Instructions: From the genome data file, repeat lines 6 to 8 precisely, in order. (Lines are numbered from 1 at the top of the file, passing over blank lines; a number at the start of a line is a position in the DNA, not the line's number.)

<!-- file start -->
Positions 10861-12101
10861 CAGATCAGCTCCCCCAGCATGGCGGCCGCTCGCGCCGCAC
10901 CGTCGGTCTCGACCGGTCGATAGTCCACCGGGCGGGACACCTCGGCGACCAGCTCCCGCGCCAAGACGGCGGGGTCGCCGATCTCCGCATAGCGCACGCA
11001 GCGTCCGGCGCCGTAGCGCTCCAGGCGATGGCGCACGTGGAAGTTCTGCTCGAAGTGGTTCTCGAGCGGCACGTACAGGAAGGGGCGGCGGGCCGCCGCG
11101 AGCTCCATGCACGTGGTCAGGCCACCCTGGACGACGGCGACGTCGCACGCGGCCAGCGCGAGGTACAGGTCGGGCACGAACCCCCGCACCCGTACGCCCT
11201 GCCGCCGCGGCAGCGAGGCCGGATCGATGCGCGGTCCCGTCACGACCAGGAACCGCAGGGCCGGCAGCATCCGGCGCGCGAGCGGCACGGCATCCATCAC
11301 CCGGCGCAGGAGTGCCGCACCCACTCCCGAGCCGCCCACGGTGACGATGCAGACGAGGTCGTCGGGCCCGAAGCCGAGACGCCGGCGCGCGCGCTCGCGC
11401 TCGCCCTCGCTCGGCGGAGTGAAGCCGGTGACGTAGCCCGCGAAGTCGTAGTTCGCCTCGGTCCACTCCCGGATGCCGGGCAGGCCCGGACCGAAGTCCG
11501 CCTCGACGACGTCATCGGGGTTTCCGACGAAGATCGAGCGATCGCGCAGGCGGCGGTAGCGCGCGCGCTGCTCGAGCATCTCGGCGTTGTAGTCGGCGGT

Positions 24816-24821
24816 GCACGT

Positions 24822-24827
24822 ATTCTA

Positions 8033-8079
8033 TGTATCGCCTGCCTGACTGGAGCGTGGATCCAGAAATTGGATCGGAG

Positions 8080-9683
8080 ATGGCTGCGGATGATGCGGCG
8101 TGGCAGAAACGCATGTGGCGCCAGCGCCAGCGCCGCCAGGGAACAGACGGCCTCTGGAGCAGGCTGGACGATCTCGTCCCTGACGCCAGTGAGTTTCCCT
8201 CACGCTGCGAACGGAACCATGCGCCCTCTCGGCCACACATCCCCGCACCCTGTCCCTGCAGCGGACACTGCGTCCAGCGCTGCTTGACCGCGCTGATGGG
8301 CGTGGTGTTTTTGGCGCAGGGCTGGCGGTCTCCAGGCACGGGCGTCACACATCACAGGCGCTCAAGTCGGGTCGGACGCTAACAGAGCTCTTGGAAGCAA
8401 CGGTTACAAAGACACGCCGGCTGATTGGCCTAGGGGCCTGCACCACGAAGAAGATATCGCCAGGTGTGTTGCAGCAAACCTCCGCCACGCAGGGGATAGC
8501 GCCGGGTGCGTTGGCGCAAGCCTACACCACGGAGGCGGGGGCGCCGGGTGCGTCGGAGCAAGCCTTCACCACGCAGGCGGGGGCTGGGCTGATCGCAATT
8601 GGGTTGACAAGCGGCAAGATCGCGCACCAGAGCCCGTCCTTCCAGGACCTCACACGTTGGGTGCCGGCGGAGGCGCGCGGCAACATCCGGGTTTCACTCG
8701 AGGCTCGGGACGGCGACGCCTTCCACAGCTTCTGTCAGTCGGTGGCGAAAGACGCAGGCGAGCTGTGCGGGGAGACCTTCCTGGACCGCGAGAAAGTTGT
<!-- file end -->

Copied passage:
11201 GCCGCCGCGGCAGCGAGGCCGGATCGATGCGCGGTCCCGTCACGACCAGGAACCGCAGGGCCGGCAGCATCCGGCGCGCGAGCGGCACGGCATCCATCAC
11301 CCGGCGCAGGAGTGCCGCACCCACTCCCGAGCCGCCCACGGTGACGATGCAGACGAGGTCGTCGGGCCCGAAGCCGAGACGCCGGCGCGCGCGCTCGCGC
11401 TCGCCCTCGCTCGGCGGAGTGAAGCCGGTGACGTAGCCCGCGAAGTCGTAGTTCGCCTCGGTCCACTCCCGGATGCCGGGCAGGCCCGGACCGAAGTCCG